real estate

5 questions to ask a real estate attorney

3. How would you handle my case? It's not out of line to ask an attorney for a brief overview of what he plans to do on your behalf, Hall says. In fact, it can help you determine which attorneys are knowledgeable about real estate law.

"If an attorney doesn't know what he's talking about, you'll get an ambiguous answer like, 'Oh, I'll take care of it, don't worry about it,'" Hall says. "(What he's saying is) ambiguous because the attorney doesn't know what he's going to do. He'll have to go research it."

Seasoned real estate attorneys will give you a rough outline of the actions that need to be taken, such as the filing of certain documents, Hall says.

4. How will you bill me? Knowing the fee schedule for your attorney can help to avoid unpleasant surprises later, Hall says. Most attorneys work on an hourly basis, meaning they will charge you a certain amount for every hour they spend working on your case. Standard hourly fees range from $150 to $200, he says.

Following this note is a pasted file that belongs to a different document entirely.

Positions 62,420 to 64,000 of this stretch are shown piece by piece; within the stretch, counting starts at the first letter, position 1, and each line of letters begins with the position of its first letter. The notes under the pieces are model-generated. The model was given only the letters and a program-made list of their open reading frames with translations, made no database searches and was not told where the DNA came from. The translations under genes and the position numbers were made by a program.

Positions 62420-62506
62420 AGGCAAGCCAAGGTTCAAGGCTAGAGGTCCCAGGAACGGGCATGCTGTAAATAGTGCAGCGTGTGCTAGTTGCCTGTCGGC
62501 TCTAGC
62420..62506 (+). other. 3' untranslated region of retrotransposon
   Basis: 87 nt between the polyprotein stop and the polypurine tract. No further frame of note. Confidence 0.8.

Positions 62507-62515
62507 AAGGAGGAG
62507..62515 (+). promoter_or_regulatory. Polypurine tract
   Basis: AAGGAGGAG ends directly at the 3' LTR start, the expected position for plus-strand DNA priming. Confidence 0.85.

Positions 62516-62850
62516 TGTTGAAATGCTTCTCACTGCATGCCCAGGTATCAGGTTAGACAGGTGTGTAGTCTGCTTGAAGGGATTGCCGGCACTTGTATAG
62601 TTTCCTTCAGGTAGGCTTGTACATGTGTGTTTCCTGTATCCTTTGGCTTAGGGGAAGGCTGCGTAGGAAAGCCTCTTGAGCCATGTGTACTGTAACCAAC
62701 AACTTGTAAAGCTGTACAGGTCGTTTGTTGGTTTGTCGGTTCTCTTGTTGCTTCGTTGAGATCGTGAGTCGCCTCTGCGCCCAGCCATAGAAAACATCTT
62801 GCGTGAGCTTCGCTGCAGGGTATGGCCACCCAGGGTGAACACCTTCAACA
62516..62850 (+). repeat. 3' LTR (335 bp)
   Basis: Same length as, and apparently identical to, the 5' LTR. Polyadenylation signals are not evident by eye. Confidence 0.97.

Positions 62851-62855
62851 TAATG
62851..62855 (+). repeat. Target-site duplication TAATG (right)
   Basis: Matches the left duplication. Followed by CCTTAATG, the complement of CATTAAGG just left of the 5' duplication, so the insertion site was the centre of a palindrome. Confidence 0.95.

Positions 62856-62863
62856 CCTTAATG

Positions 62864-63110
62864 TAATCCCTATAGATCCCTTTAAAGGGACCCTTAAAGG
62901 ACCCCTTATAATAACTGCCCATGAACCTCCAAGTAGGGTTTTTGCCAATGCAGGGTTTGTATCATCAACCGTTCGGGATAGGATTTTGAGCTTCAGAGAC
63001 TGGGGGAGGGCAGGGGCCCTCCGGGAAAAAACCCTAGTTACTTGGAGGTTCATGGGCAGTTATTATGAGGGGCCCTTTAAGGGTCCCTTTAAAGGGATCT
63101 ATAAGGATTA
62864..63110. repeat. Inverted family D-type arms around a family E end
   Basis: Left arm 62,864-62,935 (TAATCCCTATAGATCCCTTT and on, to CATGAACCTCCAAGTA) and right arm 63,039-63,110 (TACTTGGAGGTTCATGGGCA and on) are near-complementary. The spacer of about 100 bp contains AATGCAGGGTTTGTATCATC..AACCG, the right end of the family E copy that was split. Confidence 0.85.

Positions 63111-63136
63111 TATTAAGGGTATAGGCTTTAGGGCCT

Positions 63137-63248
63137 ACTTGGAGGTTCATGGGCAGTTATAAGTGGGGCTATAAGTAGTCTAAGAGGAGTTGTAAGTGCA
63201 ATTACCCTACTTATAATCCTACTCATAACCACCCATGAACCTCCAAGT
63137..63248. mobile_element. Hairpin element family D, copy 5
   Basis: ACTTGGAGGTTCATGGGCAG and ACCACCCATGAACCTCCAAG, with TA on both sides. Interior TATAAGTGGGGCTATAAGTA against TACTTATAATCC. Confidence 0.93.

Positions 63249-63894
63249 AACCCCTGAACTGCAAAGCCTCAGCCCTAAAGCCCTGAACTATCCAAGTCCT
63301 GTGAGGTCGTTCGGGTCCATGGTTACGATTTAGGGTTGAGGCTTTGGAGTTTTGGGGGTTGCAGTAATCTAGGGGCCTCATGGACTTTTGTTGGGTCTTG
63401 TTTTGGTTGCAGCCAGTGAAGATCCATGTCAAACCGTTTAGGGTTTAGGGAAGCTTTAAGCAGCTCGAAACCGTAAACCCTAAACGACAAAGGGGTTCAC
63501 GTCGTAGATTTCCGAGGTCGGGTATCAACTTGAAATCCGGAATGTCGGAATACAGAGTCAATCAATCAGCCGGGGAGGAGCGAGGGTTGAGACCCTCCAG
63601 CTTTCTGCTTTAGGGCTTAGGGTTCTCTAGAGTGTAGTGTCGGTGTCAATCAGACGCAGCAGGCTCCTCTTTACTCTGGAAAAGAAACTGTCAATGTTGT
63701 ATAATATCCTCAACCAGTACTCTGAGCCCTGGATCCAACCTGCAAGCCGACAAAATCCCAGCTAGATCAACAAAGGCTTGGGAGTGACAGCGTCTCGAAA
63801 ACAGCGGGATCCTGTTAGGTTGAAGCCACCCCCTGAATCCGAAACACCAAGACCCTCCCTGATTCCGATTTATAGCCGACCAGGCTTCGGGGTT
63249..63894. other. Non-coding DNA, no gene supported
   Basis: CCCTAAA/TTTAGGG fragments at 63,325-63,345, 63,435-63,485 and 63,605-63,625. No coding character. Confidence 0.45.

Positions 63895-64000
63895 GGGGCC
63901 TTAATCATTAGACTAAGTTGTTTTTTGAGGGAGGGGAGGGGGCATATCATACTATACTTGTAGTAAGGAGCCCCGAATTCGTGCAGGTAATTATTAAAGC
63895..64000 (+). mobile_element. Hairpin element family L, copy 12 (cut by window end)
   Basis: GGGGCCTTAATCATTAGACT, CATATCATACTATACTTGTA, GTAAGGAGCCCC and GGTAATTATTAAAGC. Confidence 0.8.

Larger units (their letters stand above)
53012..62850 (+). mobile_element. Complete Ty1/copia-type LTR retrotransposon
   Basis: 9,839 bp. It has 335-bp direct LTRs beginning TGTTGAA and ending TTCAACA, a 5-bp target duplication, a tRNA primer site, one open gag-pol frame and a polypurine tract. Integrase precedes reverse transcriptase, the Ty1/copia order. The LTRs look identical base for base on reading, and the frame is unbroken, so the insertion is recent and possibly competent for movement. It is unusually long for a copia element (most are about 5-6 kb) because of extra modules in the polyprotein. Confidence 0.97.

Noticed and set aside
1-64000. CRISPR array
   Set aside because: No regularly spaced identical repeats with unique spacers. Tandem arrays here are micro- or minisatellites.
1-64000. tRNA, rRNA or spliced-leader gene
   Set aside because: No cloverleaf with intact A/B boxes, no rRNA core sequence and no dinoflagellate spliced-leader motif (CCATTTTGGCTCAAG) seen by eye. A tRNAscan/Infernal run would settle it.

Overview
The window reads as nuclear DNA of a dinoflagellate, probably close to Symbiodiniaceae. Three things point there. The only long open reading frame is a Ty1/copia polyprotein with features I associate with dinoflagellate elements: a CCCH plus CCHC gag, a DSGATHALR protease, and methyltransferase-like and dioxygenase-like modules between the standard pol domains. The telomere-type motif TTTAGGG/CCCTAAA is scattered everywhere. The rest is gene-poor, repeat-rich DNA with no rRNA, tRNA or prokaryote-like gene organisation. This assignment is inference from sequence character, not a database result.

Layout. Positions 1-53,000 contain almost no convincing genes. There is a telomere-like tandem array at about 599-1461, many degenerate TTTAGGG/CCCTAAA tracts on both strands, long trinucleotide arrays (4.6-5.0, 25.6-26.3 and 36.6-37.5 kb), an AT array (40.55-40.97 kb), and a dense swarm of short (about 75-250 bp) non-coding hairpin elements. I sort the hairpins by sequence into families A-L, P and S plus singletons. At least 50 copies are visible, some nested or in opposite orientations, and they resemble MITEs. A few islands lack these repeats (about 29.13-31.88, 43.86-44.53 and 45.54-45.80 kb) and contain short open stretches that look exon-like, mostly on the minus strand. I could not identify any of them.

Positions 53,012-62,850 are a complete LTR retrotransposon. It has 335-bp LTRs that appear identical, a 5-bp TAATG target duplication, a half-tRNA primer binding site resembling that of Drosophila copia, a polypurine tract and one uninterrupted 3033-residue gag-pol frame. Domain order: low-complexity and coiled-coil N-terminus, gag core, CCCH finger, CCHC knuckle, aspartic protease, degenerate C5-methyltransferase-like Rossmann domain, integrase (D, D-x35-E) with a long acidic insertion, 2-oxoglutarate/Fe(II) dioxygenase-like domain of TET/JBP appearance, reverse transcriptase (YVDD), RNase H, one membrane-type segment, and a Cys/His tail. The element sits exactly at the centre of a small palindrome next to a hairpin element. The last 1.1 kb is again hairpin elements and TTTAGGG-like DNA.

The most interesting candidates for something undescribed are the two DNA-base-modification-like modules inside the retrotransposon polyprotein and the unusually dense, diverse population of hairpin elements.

For simple matters, you may be able to negotiate a price. "If you're just asking for something to be drafted, that's a great time to ask for a flat fee," Hall says. However, he adds, a case requiring negotiations with another party or spending time in court is generally billed hourly.

5. Who else will be working on my case? Some law firms hand off the initial work on cases to a junior attorney, a paralegal or someone knowledgeable about the law, but not necessarily to a licensed attorney, Quinn says. During your initial consultation, ask who will do the most work on your legal matter and make sure you're comfortable with that person before proceeding.

"A lot of times, especially with homeowners, there are going to be some questions and you're going to interface with the person working on your case," Quinn says. "Determine whether you have a rapport with that person and whether you're getting the kind of attention you want."

After asking specific questions about a real estate attorney's background, be sure to choose the lawyer who makes you feel at ease, McFarlin says. "It can be as much about the personal side of things as anything else," he says.

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